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Monday, January 22, 2007

Ahem--The Epidemic that Wasn’t: A lab error

Hospital staff were coughing and couldn’t stop. If it was whooping cough, it would have to be contained immediately. So 1,000 healthcare workers received a preliminary test, and were furloughed from work until the results came back. More than 100 heard that they had the disease. Thousands received antibiotics and a vaccine. Eight months later, they all learned it was a false alarm: no one had been infected.

Infectious disease experts at the highly respected medical center now know that a quick and highly sensitive test misled them. A slower, much more certain test showed the error—long after the fact.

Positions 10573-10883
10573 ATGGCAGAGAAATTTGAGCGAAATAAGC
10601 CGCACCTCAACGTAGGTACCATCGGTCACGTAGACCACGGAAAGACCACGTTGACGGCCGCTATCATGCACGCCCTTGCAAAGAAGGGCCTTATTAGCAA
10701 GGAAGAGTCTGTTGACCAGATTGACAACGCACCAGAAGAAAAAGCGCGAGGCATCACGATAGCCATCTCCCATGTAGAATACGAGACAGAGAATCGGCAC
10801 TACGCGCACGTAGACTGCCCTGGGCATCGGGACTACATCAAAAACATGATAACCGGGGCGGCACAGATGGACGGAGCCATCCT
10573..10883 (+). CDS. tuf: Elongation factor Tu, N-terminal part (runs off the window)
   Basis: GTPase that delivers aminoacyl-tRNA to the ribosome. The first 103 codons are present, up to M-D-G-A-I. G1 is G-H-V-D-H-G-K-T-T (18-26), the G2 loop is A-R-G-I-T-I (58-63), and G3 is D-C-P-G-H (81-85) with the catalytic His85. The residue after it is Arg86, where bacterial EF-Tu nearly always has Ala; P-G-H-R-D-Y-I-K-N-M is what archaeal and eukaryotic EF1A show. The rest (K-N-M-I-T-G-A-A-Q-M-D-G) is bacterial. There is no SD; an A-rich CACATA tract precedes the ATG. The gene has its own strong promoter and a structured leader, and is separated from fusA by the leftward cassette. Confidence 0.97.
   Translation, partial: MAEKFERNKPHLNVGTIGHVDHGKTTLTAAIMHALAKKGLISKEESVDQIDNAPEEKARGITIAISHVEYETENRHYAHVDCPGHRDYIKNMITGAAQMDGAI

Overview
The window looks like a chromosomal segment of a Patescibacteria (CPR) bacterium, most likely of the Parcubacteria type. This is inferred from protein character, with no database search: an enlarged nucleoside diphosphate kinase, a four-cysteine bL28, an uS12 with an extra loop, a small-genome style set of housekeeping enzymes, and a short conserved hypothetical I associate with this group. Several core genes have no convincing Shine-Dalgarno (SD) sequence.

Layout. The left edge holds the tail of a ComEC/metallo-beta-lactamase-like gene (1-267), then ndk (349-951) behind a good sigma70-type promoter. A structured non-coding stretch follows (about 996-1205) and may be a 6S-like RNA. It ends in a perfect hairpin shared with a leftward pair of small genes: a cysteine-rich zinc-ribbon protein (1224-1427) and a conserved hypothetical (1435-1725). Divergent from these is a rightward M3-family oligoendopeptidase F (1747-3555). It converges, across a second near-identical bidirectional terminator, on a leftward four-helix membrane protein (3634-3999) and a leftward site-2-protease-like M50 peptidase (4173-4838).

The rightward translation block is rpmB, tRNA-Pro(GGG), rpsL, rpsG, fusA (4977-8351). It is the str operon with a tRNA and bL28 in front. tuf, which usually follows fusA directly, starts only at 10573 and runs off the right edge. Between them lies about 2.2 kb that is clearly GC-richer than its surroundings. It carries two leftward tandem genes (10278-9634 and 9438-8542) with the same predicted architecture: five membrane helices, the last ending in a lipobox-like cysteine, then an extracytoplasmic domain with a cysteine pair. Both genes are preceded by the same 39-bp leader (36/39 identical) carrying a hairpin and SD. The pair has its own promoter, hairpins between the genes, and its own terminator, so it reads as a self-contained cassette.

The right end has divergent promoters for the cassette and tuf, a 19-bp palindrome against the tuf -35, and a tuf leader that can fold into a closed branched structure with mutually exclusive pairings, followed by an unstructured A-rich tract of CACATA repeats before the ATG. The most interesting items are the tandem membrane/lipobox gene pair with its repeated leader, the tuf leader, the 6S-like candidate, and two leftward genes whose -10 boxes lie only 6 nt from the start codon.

A lesson for laymen: a positive test that claims someone has a disease can be wrong, and is wrong a certain fraction of the time. And a test that says someone does not have a disease can be wrong, and indeed is known to be wrong, a certain fraction of the time. Trust, but verify. See our story of an apparent negative result that wasn’t.

Source: Gina Kolata, “Faith in Quick Test Leads to Epidemic that Wasn’t,” NY Times, Jan. 22, page A1 & A17.

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